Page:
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INTRODUCTION TO CUSTOMIZING AUTOCAD

Concept:
One of the great things about AutoCAD is that it can be easily customized to suit the individual user. By now, you have seen how you can change the osnaps for example, but you can change a lot more than that. This lesson will introduce you to some of the customization options you have.

Keyboard Shortcuts (you will need to have the express tools installed)

So far you have been using AutoCAD’s default shortcuts. This section will show you how you can create your own to help your productivity. All shortcuts are stored in the acad.pgp file. This file is loaded into AutoCAD every time you start the program. It is now easy to edit thanks to an express tool namesALIASEDIT.

Type in this command and you’ll see a dialog box pop up. Press the Add button.

Aliasedit in AutoCAD 2010

In this example, I have created a shortcut for MATCHPROP which is usually MA (I find that two keys on opposite sides of the keyboard slow me down). Since N is not used for anything, I find that one letter is more than twice as fast as two. Type in what you see and press OK.

Now press Apply so that the changes take effect. You’ll see this dialog box warning you that you are about to overwrite your acad.pgp file. Press yes, ONLY if you are sure you did the correct changes.

Alias edit change

Press Yes and you will see a message pop up that you have saved your changes and that your current AutoCAD session has been updated. That means that you can now use the shortcut you just added.

CUSTOMIZING THE INTERFACE

Quick Access Toolbar

The quick access toolbar is the row of icons at the top of the screen. You’ll find Save, Print and other common commands there. One that you won’t find is Save as. This is a pet peeve of mine, so I added it. It’s easy and you can do it to. Use this method for adding any commands to this toolbar.

Navigate the Ribbon to Management > Customization > User Interface. You’ll see this dialog box come up.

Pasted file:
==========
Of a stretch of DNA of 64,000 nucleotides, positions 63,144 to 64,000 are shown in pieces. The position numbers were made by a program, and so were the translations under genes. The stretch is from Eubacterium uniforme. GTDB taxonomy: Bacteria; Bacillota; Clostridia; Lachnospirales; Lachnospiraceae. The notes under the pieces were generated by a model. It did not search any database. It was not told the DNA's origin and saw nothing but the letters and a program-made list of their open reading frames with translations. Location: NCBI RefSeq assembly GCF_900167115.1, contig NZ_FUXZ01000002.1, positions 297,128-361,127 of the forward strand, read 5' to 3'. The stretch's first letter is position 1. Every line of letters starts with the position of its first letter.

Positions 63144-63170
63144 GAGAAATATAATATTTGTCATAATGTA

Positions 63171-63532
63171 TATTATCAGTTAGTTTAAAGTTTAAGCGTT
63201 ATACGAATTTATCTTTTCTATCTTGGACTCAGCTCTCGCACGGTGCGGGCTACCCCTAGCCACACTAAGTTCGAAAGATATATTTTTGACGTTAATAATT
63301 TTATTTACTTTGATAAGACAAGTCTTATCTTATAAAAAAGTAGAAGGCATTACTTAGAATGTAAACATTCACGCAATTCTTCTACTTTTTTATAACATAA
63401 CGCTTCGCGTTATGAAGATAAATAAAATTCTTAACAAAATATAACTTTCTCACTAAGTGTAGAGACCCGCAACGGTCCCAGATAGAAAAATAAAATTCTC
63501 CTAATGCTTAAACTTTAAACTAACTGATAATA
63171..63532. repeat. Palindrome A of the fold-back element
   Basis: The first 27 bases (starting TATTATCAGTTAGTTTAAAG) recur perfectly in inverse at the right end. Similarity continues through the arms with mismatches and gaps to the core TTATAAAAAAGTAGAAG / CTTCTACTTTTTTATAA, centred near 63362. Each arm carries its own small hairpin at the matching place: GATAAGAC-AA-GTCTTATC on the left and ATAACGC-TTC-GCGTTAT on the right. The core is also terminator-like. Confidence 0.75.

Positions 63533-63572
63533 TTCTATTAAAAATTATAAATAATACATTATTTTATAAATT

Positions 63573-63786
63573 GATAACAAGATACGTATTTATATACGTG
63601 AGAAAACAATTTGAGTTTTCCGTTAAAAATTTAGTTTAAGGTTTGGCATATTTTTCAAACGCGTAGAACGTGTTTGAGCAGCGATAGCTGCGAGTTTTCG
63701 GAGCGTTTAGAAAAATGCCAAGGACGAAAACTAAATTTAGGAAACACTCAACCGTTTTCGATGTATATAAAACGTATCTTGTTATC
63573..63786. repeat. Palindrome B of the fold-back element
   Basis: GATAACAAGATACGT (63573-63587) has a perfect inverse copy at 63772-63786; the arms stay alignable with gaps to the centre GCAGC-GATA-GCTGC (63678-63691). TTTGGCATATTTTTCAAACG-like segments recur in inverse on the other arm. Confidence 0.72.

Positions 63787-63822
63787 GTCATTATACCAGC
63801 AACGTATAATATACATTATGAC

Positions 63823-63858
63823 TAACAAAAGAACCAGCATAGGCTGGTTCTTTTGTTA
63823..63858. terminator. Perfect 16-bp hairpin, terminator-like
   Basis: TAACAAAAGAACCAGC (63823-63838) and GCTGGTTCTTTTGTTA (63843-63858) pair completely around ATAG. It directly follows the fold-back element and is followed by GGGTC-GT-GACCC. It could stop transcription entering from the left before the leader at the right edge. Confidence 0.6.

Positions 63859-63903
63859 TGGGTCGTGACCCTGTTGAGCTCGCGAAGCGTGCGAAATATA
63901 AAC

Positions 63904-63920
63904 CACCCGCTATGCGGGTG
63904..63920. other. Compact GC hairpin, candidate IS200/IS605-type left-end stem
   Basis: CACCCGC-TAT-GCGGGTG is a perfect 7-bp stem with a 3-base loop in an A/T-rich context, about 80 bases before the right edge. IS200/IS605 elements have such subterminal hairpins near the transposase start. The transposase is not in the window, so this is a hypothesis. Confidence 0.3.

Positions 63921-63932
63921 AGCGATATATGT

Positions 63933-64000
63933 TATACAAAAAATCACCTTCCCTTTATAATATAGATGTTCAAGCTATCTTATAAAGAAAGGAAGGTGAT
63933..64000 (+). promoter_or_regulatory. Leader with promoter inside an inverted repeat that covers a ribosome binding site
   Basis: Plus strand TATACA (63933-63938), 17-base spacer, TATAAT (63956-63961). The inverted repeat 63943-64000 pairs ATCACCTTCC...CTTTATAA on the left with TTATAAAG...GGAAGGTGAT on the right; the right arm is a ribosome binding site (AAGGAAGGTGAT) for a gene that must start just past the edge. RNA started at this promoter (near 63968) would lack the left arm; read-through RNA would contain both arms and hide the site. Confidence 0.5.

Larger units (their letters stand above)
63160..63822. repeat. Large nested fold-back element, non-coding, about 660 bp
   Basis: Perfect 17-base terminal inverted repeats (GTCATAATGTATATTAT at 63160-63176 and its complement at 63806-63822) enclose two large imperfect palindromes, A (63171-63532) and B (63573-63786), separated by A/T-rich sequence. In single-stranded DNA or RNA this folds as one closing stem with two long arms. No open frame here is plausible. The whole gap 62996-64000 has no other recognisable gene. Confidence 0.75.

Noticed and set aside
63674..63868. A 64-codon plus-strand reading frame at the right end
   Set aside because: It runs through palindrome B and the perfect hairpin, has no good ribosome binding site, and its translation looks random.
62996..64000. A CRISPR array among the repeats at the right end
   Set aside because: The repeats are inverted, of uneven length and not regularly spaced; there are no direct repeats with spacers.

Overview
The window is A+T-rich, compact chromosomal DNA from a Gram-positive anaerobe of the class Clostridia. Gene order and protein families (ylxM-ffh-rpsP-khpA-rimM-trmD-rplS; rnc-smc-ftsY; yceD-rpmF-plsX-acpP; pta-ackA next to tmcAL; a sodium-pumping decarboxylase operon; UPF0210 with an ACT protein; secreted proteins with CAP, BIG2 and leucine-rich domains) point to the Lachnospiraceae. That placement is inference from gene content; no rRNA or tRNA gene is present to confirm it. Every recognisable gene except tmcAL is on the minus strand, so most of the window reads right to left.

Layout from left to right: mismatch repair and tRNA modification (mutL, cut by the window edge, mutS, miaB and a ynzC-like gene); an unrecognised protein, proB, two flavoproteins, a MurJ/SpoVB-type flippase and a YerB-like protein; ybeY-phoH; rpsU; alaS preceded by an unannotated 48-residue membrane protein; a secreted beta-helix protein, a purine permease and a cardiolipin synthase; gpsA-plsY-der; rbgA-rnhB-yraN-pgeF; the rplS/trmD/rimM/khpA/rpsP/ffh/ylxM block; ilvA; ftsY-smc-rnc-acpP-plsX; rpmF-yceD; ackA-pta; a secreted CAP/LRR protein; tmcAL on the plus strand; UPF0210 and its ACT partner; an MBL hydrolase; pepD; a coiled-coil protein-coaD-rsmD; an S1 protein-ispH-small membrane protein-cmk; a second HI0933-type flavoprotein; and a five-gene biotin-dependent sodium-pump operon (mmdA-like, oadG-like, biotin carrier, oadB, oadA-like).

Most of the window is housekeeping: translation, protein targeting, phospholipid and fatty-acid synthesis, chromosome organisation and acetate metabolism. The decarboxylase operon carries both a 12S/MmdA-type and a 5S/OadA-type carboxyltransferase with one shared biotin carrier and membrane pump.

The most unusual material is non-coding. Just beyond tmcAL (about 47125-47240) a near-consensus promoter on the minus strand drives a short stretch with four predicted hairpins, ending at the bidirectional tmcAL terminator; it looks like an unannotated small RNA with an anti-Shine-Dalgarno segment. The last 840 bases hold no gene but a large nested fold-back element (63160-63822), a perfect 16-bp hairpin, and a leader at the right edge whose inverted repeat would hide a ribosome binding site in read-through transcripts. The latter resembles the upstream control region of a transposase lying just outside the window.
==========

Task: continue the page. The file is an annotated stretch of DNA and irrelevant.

cui_2010

In the top left section, look for the Quick Access Toolbar 1 folder. Then look for the Save as command in the list in the bottom left. Drag the command up to it’s desired position on the toolbar. Press Apply. Your toolbar should now look like this.

Save as added to CUI

If you have read all the tutorials, you’ll know that I don’t recommend using icons. Still there are sometimes you may want to. Perhaps the command isn’t used much, but you want easy access to it. Perhaps you can’t create a shortcut for the command. There could be a few reasons, but here is how to create a new toolbar with the icons you want.

With the CUI dialog box open, right click on Toolbars and select New Toolbar.

Custom User Interface

Once you have your toolbar added to the list, drag a command up to it. I’ve decided that I want to have a toolbar with an Update Dimensions on it to save me some typing. Once you have some commands on your toolbar, press Apply to see your new toolbar.

Now you will add icons to your new toolbar. Right-click a toolbar and select Customize again. You’ll see all the commands listed. You can now drag and drop an icon from that list to your custom toolbar. For this exercise, look at the list for commands you don’t recognize and add them to your toolbar so you can try them out.

Right-Click Customization

You can also control how your mouse works. By default AutoCAD displays a menu when you right click outside of a command. To do this, type OP for options and go to the user preferences tab. Select the “Right-Click Customization” button. You’ll see this dialog box.

Right-Click Customization

For example, you should find that using right-click as and ‘enter’ will speed things up. Unless you frequently use the menus, you should switch to this.

These are just a few ways that AutoCAD can be customized. You can create custom hatch patterns and linetypes – even fonts. Other options include programming to automate tedious tasks in VisualLisp, VBA or C++(ARX). As you get more familiar with AutoCAD, look into these options.

Ralph Grabowski provides some great tutorials on customization. He also publishes one of the best CAD e-newletters.

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